Weekly outline

  • Announcements

    • In this document you can find the results of the student survey: use them to form groups.

      • Groups can be composed of up to 4 members.
      • Groups (whenever possible) should be heterogeneous w.r.t. the MS degrees of their components (it's a Social Network Analysis course... socialize!)
      • Once a group is formed specify its id in the spreadsheet's dedicated column for each of its components. 
      • Finally, send an email to prof. Rossetti (cc Morini) with the final group members.
  • Introduction


    Over the past decade there has been a growing public fascination with the complex “connectedness” of modern society. This connectedness is found in many contexts: in the rapid growth of the Internet and the Web, in the ease with which global communication now takes place, and in the ability of news and information as well as epidemics and financial crises to spread around the world with surprising speed and intensity. These are phenomena that involve networks and the aggregate behavior of groups of people; they are based on the links that connect us and the ways in which each of our decisions can have subtle consequences for the outcomes of everyone else.

    This crash course is an introduction to the analysis of complex networks, made possible by the availability of big data, with a special focus on the social network and its structure and function. Drawing on ideas from computing and information science, complex systems, mathematic and statistical modelling, economics and sociology, this lecture sketchily describes the emerging field of study that is growing at the interface of all these areas, addressing fundamental questions about how the social, economic, and technological worlds are connected.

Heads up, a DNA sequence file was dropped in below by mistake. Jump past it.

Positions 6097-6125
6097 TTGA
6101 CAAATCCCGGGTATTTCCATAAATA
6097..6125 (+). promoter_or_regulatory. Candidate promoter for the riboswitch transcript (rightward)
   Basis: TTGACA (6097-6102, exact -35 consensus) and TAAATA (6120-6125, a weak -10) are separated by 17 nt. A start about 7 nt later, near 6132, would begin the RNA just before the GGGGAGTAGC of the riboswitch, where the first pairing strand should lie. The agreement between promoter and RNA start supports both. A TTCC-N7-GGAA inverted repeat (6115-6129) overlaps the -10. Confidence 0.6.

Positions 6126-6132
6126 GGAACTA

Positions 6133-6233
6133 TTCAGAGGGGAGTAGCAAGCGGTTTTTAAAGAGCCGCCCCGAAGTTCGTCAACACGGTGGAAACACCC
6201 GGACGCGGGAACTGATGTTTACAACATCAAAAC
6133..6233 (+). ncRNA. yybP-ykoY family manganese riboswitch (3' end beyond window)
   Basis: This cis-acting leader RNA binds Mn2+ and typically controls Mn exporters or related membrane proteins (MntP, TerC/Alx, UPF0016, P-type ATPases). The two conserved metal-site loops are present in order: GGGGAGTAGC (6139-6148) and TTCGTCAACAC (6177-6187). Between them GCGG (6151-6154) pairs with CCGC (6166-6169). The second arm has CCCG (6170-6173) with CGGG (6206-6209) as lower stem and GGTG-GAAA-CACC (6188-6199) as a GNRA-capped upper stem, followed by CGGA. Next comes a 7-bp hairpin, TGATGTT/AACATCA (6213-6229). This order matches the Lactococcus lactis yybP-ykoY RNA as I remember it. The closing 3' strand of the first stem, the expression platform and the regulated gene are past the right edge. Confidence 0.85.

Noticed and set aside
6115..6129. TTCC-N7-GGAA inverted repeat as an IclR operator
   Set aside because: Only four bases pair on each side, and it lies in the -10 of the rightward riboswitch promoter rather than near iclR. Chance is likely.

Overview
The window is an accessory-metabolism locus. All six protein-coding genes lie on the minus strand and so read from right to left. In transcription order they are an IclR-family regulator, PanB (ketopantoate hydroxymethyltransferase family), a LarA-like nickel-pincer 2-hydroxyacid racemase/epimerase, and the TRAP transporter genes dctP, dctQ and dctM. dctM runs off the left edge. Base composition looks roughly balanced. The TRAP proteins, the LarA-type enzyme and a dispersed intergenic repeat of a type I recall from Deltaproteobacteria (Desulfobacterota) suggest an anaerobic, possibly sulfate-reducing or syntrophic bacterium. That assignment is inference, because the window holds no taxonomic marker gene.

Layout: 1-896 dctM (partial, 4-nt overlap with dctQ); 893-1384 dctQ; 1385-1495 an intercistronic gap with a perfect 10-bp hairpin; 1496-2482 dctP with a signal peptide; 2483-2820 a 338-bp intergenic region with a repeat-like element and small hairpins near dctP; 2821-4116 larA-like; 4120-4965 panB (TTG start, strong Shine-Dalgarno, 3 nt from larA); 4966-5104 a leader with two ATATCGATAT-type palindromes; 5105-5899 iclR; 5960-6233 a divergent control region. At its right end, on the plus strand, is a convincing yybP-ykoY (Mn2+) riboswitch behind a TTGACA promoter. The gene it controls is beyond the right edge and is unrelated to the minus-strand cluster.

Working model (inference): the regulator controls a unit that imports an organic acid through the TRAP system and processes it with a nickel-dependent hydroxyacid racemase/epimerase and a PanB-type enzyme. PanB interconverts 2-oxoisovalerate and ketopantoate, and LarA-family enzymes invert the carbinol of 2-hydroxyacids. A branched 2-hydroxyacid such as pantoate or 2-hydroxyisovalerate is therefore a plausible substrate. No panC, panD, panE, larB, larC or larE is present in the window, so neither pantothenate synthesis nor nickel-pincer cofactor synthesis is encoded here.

• Big graph data and social, information, biological and technological networks
    • The architecture of complexity and how real networks differ from random networks: node degree and long tails, social distance and small worlds, clustering and triadic closure. Comparing real networks and random graphs. The main models of network science: small world and preferential attachment.
    • Strong and weak ties, community structure and long-range bridges. Robustness of networks to failures and attacks. Cascades and spreading. Network models for diffusion and epidemics. The strength of weak ties for the diffusion of information. The strength of strong ties for the diffusion of innovation.
    • Practical network analytics with Cytoscape and Gephi. Simulation of network processes with NetLogo. Simulation of network diffusion processes with NDlib.

  • 2021 schedule and instructors


    Monday, h 11:00 - 13:00, online
    Thursday, h 11:00 - 13:00, online